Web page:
(Excerpt) … Elahe Sharifpour-Hicks, of the New York-based monitoring group Human Rights Watch, and the United Nations Commission for Human Rights says: “Change in all areas has been difficult and the underlying problem is broadly similar. It is not only in the area of women’s equality where we can see a lack of progress. The same can be said of religious freedom and of progress towards a more representative government.” Ms. Sharifpour-Hicks says Iranians will know that change is occurring when women are given equal rights in areas such as child custody, inheritance, and the transmission of citizenship to their children.
Elahe Sharifpour-Hicks – USA & Iran
During a Hearing in the United Kingdom Parliament, the Examination of Witnesses (Excerpts, Questions 85 – 99), she made the following statements:
- I would add to Steve’s comments that they closed more than 90 newspapers in the last two years. They are using a criminal law—an instrument of a crime for the hands of criminals—and using that law to close newspapers. Recently the remaining reformists that did not get sent to jail have opened web sites and they have their own web sites now. In the last few months the judiciary is thinking of a way of closing web sites and jailing those who are running them. In the past newspapers worked as a political party and a reform agenda was put in those newspapers and that is why they have become a target. The Iranian leader said there should be no amendment to the press law. President Khatami, to his credit, at the beginning promised freedom of expression but unfortunately even though it was prepared by the cabinet, by the President, it has not been introduced to the Parliament to amend the press law.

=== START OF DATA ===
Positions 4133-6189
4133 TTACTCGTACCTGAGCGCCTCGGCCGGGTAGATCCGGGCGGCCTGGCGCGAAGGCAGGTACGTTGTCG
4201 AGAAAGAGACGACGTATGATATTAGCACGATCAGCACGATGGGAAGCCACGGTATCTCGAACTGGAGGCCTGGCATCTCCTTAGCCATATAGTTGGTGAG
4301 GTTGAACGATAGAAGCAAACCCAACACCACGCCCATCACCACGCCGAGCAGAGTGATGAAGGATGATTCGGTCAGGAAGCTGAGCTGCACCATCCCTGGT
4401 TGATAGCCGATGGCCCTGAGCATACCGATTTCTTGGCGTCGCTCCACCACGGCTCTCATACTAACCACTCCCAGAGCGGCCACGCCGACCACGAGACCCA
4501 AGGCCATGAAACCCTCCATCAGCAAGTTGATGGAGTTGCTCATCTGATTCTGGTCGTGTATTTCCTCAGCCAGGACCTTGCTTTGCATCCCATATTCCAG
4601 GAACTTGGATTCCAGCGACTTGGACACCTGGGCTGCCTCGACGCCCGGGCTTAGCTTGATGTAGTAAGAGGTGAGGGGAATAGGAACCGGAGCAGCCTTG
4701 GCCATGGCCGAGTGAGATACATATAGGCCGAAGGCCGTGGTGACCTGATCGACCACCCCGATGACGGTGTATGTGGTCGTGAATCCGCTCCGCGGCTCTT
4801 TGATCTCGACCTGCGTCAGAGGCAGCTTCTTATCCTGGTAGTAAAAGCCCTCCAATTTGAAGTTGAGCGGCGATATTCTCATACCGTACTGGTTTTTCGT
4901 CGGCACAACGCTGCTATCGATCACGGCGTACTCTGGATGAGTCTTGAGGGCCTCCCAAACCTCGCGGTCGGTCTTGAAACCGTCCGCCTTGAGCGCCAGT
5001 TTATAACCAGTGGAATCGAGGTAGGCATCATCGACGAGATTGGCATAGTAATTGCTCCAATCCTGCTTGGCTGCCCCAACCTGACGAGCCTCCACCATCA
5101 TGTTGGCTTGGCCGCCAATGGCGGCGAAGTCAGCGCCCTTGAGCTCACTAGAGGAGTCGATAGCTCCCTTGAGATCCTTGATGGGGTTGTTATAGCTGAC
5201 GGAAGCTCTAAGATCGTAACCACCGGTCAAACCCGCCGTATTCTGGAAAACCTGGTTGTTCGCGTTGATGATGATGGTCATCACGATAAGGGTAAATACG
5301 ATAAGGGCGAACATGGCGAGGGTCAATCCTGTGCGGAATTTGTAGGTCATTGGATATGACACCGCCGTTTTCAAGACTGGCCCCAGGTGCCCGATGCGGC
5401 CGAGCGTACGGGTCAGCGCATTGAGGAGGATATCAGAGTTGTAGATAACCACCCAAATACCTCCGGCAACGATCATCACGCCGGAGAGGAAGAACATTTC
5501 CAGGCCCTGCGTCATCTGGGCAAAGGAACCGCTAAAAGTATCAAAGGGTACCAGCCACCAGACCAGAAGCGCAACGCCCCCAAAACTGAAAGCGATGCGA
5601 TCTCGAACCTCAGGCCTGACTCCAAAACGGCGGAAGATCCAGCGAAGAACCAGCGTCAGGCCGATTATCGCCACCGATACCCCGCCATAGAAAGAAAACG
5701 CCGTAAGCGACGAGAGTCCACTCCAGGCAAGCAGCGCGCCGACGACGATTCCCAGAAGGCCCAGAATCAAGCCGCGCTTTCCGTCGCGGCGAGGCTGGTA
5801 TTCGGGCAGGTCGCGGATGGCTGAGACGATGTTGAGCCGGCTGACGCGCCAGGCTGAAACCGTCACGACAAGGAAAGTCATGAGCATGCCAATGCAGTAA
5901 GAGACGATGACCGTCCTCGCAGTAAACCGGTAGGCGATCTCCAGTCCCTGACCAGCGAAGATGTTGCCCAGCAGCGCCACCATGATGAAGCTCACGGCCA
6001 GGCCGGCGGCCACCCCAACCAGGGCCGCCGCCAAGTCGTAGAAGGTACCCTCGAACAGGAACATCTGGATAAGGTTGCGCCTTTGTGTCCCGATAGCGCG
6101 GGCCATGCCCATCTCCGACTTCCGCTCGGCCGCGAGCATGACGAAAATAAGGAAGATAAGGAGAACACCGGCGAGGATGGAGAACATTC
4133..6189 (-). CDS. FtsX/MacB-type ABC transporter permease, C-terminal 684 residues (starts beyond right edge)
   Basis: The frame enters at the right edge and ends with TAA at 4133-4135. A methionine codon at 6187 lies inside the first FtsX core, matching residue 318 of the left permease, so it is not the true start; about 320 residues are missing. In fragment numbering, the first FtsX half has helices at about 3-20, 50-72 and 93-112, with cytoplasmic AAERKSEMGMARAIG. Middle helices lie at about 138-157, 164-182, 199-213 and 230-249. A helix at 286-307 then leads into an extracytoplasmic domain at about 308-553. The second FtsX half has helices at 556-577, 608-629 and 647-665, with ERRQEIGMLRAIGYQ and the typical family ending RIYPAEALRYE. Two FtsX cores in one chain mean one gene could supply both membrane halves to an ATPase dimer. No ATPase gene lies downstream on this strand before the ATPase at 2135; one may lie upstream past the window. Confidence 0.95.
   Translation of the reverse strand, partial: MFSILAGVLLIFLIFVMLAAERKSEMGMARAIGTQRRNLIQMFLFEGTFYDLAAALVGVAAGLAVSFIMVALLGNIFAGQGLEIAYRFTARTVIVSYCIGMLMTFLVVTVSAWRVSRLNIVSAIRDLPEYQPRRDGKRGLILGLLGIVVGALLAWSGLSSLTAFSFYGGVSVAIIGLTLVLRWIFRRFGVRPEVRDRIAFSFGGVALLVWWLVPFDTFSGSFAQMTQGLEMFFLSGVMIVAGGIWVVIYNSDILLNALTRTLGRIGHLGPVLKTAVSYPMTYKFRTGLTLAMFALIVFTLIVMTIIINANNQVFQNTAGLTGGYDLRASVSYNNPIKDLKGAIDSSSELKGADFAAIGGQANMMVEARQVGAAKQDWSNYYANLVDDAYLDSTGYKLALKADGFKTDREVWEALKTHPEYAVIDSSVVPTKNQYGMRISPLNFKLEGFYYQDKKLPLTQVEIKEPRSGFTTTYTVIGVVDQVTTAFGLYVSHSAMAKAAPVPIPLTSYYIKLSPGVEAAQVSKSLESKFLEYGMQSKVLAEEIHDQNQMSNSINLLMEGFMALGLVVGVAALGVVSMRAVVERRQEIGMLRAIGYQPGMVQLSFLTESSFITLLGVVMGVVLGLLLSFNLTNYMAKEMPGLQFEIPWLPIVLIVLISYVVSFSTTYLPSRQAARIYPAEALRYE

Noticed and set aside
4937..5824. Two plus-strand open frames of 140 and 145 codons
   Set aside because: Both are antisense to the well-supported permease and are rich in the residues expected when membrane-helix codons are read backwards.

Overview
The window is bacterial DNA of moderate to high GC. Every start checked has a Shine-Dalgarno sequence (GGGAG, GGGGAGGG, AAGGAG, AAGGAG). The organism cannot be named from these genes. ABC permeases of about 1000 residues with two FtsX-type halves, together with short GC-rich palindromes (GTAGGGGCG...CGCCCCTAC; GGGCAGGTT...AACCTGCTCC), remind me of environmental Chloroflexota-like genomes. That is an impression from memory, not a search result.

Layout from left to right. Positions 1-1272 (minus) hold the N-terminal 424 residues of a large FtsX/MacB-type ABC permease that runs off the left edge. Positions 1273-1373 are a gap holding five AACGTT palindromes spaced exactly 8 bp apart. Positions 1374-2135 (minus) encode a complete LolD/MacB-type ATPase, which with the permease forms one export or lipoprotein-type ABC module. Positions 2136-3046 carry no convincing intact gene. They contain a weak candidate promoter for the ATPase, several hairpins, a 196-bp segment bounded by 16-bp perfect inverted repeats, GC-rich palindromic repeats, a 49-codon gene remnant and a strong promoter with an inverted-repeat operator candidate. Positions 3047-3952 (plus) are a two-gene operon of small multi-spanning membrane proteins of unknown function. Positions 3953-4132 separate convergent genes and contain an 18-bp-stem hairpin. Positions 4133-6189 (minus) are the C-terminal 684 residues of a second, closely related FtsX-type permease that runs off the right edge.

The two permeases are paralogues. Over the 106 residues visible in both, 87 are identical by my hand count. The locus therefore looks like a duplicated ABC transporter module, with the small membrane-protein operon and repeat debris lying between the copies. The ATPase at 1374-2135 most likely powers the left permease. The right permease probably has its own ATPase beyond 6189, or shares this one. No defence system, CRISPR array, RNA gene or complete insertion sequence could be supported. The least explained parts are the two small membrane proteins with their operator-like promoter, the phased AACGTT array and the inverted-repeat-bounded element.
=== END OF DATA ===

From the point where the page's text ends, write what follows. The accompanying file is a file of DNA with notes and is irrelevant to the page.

- In Iranian law, penal code, civil code, discrimination against religious minorities is legalised. There are three recognised religions: Jewish, Christians and Zoroastrians. They are recognised and have MPs in parliament. But they have problems. Issues such as access to higher education, access to a job cause problems. The largest religious minority with 300,000 are the Baha’is. They have right now four Baha’is who were committed to death row but now are sentenced to life imprisonment purely because they are Baha’i. They do not have access to higher education. If a student graduates from high school and says he or she is Baha’i they cannot go to university because they are Baha’i. They do not have a job. They do not have the right to worship publicly.
- Last year a Jewish MP addressed the Parliament and complained about the issues they are facing like employment and better life, access to better life inside the country. They have a Sunni MP in the Parliament who complained about problems. The most backward place in the country is the Sunni, the system in Baluchistan and the education and other issues they are facing. They do not have any mosques in Tehran, the capital. Sunni are Muslim. The majority of Iranians are Shi’ai and the official religion in the country is Shi’ai. The Sunni had the same problems addressed by their MP in the Parliament.